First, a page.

The ideal caliber for small game hunting depends on the specific game you’re pursuing and your hunting style.

  • .177 (caliber) airguns are suitable for target practice and hunting smaller pests like rats.
  • .22 (caliber) air rifles are ideal for hunting squirrels, pigeons, rabbits, and other medium-sized small game. The increased energy and larger pellet size make them the preferred choice.

Read More:

FAQs About .22 and .177 Pellets Caliber

Which Is Better For Beginners?

For beginners, .177 caliber air rifles are better. They are lighter, faster, and easier to aim due to their flatter trajectory. So it is simpler for newcomers to develop proper shooting techniques.

Which Is Usually Cheaper?

Generally, .177 pellets are more affordable than .22 pellets because they use less lead. However, the actual pellet cost usually varies on the manufacturer and pellet type.

Which Is Faster?

.177 caliber air rifles are usually faster due to their smaller diameter, which reduces air resistance. They shoot pellets around 200 feet per second faster than .22.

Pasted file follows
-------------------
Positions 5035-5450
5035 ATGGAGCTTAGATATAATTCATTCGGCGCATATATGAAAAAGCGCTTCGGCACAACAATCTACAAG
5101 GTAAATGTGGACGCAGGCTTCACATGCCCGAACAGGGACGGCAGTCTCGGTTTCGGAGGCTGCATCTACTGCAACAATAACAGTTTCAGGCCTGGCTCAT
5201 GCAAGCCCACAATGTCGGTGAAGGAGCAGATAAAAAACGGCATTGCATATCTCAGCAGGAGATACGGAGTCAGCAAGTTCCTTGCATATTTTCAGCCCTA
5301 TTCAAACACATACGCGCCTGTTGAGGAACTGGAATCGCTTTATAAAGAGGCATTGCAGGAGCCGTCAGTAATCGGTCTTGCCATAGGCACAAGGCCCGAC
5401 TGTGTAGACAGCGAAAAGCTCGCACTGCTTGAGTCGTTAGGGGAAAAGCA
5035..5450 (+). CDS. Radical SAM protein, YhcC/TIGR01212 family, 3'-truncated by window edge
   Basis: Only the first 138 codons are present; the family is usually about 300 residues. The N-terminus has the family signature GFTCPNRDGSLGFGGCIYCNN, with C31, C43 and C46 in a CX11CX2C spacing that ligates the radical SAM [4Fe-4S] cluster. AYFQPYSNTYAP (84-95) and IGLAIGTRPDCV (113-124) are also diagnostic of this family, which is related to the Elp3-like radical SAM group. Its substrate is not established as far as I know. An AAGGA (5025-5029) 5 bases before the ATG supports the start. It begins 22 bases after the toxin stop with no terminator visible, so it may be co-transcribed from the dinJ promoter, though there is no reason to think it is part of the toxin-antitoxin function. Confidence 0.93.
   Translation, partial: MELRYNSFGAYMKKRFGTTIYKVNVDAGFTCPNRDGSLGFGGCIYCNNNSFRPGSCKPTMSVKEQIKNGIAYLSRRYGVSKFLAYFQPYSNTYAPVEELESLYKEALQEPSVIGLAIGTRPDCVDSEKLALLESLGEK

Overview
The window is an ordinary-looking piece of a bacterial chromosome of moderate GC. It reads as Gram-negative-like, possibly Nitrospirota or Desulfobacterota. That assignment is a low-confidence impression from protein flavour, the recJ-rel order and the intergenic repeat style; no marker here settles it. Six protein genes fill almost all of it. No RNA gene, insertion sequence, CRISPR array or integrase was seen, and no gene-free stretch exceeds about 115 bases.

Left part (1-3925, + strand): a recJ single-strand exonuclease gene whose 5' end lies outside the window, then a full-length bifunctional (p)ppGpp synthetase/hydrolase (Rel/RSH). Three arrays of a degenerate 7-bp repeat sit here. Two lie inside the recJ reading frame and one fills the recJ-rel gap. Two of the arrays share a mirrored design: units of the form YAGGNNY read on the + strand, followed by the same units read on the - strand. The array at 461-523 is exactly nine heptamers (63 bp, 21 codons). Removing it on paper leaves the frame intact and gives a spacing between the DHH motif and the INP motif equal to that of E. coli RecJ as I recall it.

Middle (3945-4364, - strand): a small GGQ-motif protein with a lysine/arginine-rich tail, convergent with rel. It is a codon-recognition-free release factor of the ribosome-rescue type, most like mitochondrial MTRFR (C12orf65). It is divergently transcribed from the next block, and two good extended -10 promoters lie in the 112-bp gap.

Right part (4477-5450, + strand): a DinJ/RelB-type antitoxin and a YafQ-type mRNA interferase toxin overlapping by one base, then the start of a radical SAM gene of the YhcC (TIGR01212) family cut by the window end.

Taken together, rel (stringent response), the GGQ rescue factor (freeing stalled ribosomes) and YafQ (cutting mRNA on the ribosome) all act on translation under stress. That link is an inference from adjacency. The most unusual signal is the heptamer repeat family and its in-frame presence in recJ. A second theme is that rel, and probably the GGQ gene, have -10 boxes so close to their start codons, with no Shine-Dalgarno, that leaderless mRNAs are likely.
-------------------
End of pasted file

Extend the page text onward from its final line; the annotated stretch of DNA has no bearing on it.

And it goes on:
Which Is Better for Long Range?

For long-range shooting, .177 caliber air rifles are more suitable for their higher velocity, but .22 can also perform well with the right pellets.

Which Is Better for Short Range?

At short ranges, there isn’t much difference between the two calibers. It largely depends on personal preference, skills, and specific shooting goals.

Conclusion: .177 or .22 – Which Should You Use?

Your choice between .22 and .177 caliber largely depends on your intended use and personal preferences.

  • If you’re primarily into target shooting, and plinking, or need a quieter airgun, .177 is your go-to.
  • If you’re looking for more knockdown power and reliability in the field, .22 is the caliber of choice.

Both calibers have their advantages and limitations. .22 caliber is known for its efficiency in delivering knockdown power, while .177 offers a flatter trajectory and potentially easier accuracy.

  • For smaller pests, a .177 caliber is effective, while a .22 caliber is better suited for medium-sized game.

Keep in mind that these pros and cons should guide your decision, but the ultimate determining factor is what works best for your specific airgun and shooting style.

Choose the right pellet between .22 or .177 as per your needs, style, skills, and preferences. Happy shooting!